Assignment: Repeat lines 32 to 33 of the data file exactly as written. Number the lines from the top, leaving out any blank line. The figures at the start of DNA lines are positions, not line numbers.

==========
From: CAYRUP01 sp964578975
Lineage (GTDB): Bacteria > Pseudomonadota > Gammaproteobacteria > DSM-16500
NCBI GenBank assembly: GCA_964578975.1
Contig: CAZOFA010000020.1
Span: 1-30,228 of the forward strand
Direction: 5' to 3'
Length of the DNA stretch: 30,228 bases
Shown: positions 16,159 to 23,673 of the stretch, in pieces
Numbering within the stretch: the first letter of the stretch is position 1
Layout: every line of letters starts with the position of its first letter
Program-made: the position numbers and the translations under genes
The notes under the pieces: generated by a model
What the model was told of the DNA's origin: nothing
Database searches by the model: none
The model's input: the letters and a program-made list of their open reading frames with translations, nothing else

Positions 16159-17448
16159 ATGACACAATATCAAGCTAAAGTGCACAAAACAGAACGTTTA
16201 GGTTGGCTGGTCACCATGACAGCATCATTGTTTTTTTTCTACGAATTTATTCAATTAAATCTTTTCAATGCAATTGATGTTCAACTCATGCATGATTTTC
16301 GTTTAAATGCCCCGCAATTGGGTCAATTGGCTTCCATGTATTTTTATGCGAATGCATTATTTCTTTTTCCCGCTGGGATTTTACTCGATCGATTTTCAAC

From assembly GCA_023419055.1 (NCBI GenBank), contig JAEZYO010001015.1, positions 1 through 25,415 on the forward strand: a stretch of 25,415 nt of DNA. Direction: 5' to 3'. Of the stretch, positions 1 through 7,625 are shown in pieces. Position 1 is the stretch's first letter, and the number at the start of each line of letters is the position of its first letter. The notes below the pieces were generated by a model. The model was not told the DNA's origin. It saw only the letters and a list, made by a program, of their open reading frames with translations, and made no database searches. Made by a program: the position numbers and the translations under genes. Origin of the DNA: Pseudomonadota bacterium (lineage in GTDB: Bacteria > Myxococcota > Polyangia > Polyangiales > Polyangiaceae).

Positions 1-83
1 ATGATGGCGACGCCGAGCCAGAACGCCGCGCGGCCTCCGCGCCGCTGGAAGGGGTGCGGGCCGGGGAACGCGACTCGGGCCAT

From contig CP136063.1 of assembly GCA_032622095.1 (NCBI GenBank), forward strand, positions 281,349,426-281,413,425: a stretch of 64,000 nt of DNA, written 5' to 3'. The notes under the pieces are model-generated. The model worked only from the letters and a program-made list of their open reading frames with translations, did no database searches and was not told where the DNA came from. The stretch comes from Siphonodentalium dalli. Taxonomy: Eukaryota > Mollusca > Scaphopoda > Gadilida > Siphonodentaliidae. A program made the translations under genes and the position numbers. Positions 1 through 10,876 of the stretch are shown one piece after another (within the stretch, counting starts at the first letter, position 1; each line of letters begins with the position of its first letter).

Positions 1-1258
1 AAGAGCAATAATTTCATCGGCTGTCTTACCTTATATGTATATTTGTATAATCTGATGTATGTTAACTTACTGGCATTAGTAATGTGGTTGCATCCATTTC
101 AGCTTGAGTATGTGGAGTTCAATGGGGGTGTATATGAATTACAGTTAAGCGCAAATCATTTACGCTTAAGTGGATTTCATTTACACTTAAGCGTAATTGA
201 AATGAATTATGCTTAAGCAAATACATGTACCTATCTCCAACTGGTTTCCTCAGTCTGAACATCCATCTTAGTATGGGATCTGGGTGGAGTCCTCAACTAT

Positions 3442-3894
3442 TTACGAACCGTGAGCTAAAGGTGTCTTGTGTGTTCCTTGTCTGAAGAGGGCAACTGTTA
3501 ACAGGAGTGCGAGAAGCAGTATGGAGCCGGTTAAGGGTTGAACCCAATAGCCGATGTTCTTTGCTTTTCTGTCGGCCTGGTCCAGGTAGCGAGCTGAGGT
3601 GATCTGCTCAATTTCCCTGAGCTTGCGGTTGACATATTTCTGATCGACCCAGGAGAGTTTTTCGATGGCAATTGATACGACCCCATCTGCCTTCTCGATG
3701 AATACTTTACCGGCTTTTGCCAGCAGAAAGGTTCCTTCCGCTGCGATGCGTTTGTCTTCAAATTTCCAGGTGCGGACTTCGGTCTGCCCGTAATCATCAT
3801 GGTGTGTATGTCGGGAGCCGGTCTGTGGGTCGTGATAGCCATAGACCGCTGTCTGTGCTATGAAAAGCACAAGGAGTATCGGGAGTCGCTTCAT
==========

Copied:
3701 AATACTTTACCGGCTTTTGCCAGCAGAAAGGTTCCTTCCGCTGCGATGCGTTTGTCTTCAAATTTCCAGGTGCGGACTTCGGTCTGCCCGTAATCATCAT
3801 GGTGTGTATGTCGGGAGCCGGTCTGTGGGTCGTGATAGCCATAGACCGCTGTCTGTGCTATGAAAAGCACAAGGAGTATCGGGAGTCGCTTCAT